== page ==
Wednesday, May 3, 2017

Herringbone Baby Quilt

After my great-niece received the quilt for my great-great nephew River, she asked if I would make a quilt for her to give to a friend that was having a baby girl this month. Of course I would! After a few back and forth emails about patterns, she chose the herringbone pattern. Her friend's nursery decor is blush, cream, aqua, grey, and touches of gold with flamingos, pineapples, giraffes, and other animals, but I found it difficult to find coordinating fabrics and colors with those elements, so I decided to just stick with the colors she wanted.

I looked at several patterns for herringbone quilts and finally decided to use a
YouTube video tutorial by Jenny of Missouri Star Quilt Company to make HSTs (half square triangles) that are sewn together for the "chevron" shapes. Her method is to place two squares wrong sides together and sew a 1/4-inch seam completely around them, then cut them into quarters. This is the simplest and fastest method I've used, and I really enjoyed it! I included a few of my photos below. Click on the photos for larger detail.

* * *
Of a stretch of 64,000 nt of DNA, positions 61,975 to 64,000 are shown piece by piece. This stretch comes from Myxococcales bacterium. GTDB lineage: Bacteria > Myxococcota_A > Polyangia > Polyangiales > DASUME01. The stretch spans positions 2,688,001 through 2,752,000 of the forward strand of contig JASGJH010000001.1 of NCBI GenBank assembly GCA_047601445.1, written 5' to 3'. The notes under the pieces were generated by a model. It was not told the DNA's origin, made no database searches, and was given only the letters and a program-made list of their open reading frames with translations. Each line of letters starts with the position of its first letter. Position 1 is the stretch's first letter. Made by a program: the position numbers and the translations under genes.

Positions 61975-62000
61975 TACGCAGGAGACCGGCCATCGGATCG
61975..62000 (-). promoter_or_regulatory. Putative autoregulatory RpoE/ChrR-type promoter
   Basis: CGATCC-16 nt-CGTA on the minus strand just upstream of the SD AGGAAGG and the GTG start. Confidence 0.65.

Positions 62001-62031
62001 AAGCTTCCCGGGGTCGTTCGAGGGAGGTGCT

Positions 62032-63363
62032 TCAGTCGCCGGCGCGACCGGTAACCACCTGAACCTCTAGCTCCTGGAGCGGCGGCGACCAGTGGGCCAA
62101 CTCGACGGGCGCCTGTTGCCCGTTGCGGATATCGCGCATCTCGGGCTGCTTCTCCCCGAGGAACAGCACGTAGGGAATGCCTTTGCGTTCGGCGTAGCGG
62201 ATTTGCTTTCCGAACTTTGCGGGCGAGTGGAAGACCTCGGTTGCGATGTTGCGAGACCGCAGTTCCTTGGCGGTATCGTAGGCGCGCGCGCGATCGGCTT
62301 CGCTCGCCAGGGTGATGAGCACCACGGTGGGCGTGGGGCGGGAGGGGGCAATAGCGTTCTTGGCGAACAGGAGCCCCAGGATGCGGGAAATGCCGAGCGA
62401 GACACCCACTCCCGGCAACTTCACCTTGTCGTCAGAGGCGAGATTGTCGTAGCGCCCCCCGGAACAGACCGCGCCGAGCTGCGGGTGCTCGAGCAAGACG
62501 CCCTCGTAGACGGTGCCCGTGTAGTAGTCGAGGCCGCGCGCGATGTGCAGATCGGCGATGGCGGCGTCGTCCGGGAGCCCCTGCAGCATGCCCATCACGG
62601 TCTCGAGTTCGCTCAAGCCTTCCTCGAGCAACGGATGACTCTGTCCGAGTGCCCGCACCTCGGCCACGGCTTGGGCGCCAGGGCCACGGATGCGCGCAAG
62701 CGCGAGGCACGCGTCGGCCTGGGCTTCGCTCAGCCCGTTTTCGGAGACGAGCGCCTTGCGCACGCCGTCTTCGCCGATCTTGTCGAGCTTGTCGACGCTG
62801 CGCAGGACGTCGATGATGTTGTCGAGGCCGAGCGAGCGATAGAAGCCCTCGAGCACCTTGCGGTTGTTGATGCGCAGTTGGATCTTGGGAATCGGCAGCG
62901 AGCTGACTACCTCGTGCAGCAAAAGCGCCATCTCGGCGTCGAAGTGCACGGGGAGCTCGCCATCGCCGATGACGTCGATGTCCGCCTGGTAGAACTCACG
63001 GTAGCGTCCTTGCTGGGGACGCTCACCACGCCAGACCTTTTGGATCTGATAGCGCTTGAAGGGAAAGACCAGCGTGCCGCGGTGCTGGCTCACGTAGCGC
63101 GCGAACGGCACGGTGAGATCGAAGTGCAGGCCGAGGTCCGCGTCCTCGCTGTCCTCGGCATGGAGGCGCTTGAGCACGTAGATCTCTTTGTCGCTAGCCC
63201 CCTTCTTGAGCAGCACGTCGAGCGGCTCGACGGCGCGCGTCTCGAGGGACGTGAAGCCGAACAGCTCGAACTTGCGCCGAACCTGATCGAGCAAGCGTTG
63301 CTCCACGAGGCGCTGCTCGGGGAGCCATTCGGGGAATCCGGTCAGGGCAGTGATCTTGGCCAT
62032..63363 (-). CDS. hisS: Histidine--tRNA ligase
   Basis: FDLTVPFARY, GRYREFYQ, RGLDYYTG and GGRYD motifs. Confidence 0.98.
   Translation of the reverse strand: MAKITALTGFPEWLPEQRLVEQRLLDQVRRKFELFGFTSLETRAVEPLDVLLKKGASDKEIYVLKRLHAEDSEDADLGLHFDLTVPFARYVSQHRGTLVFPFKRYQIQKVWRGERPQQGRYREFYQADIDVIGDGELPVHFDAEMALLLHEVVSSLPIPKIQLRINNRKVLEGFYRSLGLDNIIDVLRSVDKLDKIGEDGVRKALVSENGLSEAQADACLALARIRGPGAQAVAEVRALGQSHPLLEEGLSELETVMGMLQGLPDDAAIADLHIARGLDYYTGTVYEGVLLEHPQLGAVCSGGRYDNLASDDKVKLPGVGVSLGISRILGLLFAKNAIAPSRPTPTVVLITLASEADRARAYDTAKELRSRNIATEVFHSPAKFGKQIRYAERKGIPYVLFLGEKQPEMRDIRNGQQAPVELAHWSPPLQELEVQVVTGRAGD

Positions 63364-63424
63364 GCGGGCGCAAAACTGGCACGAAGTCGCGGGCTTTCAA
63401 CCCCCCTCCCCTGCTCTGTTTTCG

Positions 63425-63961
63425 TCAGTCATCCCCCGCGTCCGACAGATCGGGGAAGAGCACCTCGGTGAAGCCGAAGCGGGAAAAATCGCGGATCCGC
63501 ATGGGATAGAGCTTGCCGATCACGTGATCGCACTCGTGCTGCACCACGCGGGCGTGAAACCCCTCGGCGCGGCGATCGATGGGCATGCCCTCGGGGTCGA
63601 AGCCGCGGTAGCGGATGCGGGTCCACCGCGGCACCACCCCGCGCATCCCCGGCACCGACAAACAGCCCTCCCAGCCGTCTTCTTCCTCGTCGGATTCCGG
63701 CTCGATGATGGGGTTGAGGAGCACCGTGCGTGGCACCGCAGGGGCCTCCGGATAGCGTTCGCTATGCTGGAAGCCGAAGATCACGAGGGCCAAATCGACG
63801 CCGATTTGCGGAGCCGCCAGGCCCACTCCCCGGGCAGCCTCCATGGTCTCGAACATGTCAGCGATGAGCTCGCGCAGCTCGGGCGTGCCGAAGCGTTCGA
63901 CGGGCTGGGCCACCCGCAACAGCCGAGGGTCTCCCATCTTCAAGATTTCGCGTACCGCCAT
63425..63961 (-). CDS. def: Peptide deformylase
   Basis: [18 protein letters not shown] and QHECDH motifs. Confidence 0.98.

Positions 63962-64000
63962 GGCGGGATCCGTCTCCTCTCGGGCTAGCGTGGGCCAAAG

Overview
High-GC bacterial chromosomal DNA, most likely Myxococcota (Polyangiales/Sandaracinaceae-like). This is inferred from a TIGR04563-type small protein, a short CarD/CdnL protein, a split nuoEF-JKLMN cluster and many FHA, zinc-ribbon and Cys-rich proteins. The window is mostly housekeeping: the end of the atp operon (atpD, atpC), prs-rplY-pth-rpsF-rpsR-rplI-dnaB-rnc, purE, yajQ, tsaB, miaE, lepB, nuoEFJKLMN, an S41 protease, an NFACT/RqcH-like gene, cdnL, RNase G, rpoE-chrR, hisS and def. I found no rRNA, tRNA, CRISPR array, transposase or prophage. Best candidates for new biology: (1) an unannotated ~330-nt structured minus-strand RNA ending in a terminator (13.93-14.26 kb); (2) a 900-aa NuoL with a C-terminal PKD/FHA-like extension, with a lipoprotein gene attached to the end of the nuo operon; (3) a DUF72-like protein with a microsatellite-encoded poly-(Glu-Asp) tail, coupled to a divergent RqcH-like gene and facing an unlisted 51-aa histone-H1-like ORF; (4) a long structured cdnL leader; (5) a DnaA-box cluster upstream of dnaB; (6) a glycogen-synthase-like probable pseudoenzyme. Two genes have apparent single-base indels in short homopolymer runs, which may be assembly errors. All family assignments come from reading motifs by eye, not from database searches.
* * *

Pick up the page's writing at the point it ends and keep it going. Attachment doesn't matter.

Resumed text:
Take two squares fabric, place right sides together (mine were 5-inch squares)

Sew 1/4 inch seam all the way around. Jenny sews "right off the edge"
instead of pivoting, so I did that also.

Take the sewn squares, place ruler on diagonal, and cut. Without shifting,
turn squares and cut on diagonal again. (A rotating cutting mat helps!)

The yield is four HSTs. Press seams toward darker fabric;
cut off "tips" (mine are still in place in the photo!)

Rotate HSTs to form herringbone pattern.

I made about 24 each of six different prints and one solid for the HSTs (I had several leftovers). I arranged them all on my design board so that one vertical row was "up" and the other vertical row was "down". Then I numbered each row and sewed them by horizontal row. Jenny sewed hers by vertical row, so the choice is whatever makes the most sense to you!

I tried shopping online for the combination of colors but finally ended up at my LQS to ask for help. I was directed to the Serenity fabric line by Amy Ellis for Moda and ended up buying yardage as well as the layer cake (which was 50% off!) I had not seen this line before, and I really love it.

Backing - Desert Bloom - Mesa Ivory by Sherri McConnell

Diagonal quilting to showcase the fabric and herringbone pattern

Quilt size: 39w X 43h
Fabrics: Serenity, Marbles Mist, Meow or Never, Bella Ivory - all by Moda
Backing: Desert Bloom Mesa by Moda
Binding: Aqua with white polka dots by Hobby Lobby
Thread: Superior So Fine #50 Genoa Gray

TUTORIAL OUTTAKES - Kitty helper Rosie stealing an HST